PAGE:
Skip to main content

As Faux Trends, Brands Seek to Source More Sustainable Vegan Options

Calling to mind the stiff, plasticky compound popularized in the ‘90s, “pleather” is not a word any brand wants associated with a product.

“It’s kind of a dirty word, with cheap connotations,” said Tori Alegria of Coalition LA, an outerwear line that specializes in vegan materials during the MAGIC tradeshow in Las Vegas last month. Semantics aside, imitation leather and furs are not what they once were. “There are so many new materials and manufacturing capabilities that bring a luxe factor” to the category, Alegria explained. Over nine years, Coalition LA has expanded its original offering of vegan leather to include faux suede, shearling, wool and quilted coats filled with synthetic goose down.

According to Alegria, brands like Coalition LA are leading the charge against animal-sourced materials. The shift, she said, helps save the lives of thousands of creatures bound for the slaughterhouse. It may also lead to more sustainable sourcing and manufacturing practices down the road, she added. It’s an assertion that’s still proving muddy, with most vegan brands only scratching the surface of what truly earth-friendly synthetics might look like.

“It’s really about opening up the conversation to understand what types of materials are out there,” Alegria said. “Recycling plastics is an ultimate goal.” At this point, however, the brand considers its products to be “conscious, cruelty-free, PETA-approved, ethical, kind and innovative. We do not consider them sustainable.”

Still, brands across the MAGIC showroom floor agreed that real leather, and fur in particular, are going the way of the mink stole—which is to say, fashionably extinct. Advances in materials have allowed brands to steer clear of animal products altogether while retaining a similar look and feel. The shift away from PVC (commonly known as vinyl) toward softer, more versatile polyurethane compounds can be credited with the improvements, Alegria said. Some might even argue that vegan furs and leathers feel better than the real thing.

Related Stories

Adam Suchin, a representative from Best Mountain, said the brand’s vegan fur offerings have been the most popular in the line because “they’re soft, lifelike and well-priced.” The Paris-based brand featured long and short faux fur coats in natural browns and beiges, as well as brightly-hued options that weren’t even attempting to masquerade as genuine. A bumblebee yellow cropped jacket was the brand’s bestseller of the show, he said. Best Mountain’s ultra-plush coats retail for less than $200.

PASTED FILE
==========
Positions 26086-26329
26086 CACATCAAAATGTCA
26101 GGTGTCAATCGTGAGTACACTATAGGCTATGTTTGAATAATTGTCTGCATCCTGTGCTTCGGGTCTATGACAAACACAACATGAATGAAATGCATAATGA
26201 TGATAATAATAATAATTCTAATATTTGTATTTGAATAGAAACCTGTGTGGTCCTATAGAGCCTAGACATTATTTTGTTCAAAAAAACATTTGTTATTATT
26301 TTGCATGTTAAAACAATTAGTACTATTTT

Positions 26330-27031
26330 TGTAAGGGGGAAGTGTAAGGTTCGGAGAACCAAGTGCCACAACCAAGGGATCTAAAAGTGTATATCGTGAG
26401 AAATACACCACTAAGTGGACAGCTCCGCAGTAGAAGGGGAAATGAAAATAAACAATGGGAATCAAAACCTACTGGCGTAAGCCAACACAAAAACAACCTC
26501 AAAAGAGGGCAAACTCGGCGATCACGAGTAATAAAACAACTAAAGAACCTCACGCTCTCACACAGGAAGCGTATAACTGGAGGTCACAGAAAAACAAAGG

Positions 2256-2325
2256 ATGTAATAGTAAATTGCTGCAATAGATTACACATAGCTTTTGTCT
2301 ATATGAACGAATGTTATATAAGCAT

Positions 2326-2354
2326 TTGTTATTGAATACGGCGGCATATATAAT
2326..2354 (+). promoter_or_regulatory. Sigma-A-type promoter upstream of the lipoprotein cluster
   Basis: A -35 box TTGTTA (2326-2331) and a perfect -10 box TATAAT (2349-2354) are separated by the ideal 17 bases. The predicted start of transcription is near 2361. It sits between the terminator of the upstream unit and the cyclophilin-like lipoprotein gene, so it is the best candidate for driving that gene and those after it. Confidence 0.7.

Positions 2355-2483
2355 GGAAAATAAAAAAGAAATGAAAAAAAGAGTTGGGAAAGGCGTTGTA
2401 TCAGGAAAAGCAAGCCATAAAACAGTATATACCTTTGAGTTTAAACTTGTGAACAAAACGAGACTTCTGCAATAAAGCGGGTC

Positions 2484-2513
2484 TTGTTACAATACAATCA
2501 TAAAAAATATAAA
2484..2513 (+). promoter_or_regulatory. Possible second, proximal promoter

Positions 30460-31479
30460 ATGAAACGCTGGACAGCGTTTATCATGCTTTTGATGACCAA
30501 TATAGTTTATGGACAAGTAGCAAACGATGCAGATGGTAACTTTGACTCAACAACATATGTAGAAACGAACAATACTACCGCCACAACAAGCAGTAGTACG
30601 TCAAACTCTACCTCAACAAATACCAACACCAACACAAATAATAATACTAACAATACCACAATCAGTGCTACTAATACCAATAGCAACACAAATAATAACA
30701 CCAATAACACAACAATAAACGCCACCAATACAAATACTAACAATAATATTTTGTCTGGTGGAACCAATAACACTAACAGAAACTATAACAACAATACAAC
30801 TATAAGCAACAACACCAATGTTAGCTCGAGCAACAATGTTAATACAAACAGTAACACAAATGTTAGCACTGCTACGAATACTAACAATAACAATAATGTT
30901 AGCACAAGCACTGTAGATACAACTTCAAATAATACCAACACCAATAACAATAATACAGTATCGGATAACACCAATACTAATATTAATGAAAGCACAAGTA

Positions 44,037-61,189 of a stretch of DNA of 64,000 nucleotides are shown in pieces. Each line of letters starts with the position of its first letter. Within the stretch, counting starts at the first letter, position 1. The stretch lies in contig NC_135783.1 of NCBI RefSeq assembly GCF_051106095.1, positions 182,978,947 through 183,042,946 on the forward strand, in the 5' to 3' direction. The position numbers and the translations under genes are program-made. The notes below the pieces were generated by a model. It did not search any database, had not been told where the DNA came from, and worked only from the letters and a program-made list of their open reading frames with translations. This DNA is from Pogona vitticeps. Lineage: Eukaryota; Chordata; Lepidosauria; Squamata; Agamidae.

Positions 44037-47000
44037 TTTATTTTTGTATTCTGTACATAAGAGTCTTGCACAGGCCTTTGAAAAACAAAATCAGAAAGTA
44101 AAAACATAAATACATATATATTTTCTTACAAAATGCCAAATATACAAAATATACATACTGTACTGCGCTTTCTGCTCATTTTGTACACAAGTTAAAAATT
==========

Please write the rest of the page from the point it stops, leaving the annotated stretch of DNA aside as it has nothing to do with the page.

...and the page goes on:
Quality and price are also driving factors behind consumer interest for Molly Bracken, with many of the brand’s styles retailing for less $150 or less. “We spend time sourcing and developing fabrics that fit with customers’ needs and expectations,” said Justine Sidonio, the French brand’s vice president. Faux leather bombers, multicolored fox hair coats, suede military jackets and long mohair pea coats made up the brand’s diverse showing.

Sidonio credits Molly Bracken, a family-owned business with a “vegan sensibility,” with getting out ahead of the faux trend in the European market. In 2016, after eight years of sourcing mostly vegan materials, the brand made a full commitment to the movement. Sidonio said that much research and quality control testing goes into the formulation of the brand’s products. The demand comes from a population of consumers who are looking to “better behave and consume in all ways.”

The idea of “consuming better” is one that Coalition LA is also trying to promote with both consumers and retailers. Its latest collaboration with PETA launched in fall of 2018 with a single vegan leather jacket. It sold out quickly, Alegria said, and now the two organizations have turned their efforts to bringing vegan manufacturing capabilities to private labels.

This year, PETA x Coalition LA will work with brands and retailers to design their own outerwear capsule collections. “The goal is to educate,” Alegria said. The process of getting more ethical products into stores will begin on the business-to-business level, she emphasized. Working closely to inform the retail community of the benefits of vegan products will turn the tide, she hopes, and information will ultimately trickle down to the consumer.

Still, the quest to overtake animal products completely has a way to go.

“The retailers that visit our booth are excited because their customers respond well to the cruelty-free message,” Alegria said. “But we also get people who come and ask us, ‘What’s vegan? I thought that was just for food.’”